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Indoor Air. 2007 Dec;17(6):468-74.

Indoor air pollution from biomass combustion and respiratory symptoms of women and children in a Zimbabwean village.

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  • 1Curtin University of Technology, School of Public Health, Occupational and Environmental Health, Perth, WA, Australia.


Rural areas of developing countries are particularly reliant on biomass for cooking and heating. Women and children in these areas are often exposed to high levels of pollutants from biomass combustion that is associated with a range of respiratory symptoms. Domestic exposure to carbon monoxide (CO) and respirable particles (RSPs) in association with respiratory symptoms among women and children in Zimbabwe was investigated in 48 households. Health status and household characteristics were also recorded. In this study, indoor levels of CO and RSPs exceeded World Health Organization (WHO) air quality guidelines in over 95% of kitchens. The level of indoor air pollutants was associated with the area of kitchen windows and the length of cooking time combined with the level of fire combustion. Prevalence of respiratory symptoms was 94% for women and 77% for children. In addition, women reporting respiratory symptoms were exposed to higher levels of RSPs when compared with those reporting no respiratory symptoms. The study results indicated that levels of indoor air pollutants in rural Zimbabwe may contribute to respiratory symptoms in both women and children.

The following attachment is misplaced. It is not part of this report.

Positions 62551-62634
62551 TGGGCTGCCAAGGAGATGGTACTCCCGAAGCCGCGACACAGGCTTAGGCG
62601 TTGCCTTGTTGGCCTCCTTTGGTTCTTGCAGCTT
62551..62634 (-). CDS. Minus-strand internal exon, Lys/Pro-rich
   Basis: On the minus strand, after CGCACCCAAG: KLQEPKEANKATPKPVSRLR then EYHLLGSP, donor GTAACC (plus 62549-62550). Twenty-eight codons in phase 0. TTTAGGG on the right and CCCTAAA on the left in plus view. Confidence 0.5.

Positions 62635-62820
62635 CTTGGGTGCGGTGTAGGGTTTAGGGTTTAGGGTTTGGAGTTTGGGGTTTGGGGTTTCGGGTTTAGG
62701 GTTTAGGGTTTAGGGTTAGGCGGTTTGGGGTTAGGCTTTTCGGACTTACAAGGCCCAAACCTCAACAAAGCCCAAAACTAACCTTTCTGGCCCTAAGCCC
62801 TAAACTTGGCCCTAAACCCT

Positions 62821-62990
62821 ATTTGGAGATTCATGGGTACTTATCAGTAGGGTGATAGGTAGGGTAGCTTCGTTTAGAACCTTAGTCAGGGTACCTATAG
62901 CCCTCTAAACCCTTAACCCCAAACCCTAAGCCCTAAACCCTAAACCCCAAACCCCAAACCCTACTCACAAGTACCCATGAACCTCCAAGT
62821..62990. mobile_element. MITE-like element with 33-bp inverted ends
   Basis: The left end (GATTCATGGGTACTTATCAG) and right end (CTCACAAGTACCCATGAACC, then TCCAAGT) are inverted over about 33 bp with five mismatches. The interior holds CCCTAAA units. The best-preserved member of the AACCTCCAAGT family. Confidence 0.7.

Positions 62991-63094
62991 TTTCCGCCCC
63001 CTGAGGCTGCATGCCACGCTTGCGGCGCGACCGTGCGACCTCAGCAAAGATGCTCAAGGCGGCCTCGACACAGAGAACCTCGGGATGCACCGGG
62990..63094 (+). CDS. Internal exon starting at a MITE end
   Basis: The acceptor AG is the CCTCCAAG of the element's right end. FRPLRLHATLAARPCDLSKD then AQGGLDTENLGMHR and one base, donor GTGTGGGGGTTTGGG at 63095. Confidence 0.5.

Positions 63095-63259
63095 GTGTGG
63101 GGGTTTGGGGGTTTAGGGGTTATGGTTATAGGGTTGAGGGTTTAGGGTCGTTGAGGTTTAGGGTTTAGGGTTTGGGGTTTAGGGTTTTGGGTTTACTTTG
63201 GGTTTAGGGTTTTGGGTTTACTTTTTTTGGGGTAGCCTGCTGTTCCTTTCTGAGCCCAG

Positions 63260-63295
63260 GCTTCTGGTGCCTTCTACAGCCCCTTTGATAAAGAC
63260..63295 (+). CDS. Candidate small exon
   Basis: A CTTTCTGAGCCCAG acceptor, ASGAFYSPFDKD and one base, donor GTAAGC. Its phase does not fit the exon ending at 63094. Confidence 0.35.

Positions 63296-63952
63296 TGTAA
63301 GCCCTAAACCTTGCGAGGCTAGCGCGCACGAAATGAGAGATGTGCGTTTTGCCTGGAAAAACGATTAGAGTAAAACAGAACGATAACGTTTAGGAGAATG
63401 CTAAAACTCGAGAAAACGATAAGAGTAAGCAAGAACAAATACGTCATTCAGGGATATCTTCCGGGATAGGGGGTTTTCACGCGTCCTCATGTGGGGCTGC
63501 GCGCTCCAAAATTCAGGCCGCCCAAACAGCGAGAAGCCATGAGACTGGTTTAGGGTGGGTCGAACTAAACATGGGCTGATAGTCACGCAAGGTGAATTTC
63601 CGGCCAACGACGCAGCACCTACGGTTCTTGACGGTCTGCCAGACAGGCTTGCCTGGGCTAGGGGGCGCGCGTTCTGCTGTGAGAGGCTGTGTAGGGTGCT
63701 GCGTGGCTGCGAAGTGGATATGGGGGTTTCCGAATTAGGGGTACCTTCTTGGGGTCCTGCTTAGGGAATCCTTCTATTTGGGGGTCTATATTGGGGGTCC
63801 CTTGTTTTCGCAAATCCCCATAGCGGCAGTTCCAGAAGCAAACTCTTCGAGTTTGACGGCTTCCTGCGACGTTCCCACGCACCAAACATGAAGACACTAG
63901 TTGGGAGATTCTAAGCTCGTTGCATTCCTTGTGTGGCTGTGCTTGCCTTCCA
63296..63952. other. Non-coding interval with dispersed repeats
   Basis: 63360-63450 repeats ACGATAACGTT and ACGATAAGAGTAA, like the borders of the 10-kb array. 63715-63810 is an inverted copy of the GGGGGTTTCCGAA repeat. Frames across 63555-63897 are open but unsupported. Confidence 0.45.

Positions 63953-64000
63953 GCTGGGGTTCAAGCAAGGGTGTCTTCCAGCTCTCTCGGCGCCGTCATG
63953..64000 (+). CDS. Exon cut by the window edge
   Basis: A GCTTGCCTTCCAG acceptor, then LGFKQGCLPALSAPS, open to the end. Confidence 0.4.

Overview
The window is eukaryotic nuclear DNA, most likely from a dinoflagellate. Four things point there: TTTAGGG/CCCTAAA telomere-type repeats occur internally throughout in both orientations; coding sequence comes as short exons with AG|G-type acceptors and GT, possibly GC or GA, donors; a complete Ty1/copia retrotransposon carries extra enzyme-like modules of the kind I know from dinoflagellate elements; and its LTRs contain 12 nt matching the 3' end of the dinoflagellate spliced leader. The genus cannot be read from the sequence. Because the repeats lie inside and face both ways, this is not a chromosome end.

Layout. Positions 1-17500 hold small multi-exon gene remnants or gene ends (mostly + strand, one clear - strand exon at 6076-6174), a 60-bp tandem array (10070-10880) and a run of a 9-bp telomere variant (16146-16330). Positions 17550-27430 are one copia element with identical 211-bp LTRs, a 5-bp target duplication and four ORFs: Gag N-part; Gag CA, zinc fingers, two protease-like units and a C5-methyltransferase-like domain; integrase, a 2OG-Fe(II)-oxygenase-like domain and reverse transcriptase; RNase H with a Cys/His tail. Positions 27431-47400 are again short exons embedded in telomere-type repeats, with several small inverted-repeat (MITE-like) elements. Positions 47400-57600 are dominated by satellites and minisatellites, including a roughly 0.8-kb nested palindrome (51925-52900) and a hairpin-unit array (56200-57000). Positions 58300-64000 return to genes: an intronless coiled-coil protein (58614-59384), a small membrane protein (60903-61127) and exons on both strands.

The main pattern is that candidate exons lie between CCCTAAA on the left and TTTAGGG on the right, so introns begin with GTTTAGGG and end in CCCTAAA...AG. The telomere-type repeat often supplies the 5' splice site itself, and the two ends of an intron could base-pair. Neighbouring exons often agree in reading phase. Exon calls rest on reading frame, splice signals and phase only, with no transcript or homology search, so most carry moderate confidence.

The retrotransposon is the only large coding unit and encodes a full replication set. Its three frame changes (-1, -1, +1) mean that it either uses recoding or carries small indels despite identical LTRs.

Levels of respirable particles and carbon monoxide in kitchens in rural Zimbabwe are unacceptably high and measures to reduce levels should be undertaken. Based on the study findings, recommendations for increasing the area of kitchen windows may be considered as a practical method of reducing indoor air pollutants in rural Zimbabwe.

[PubMed - indexed for MEDLINE]
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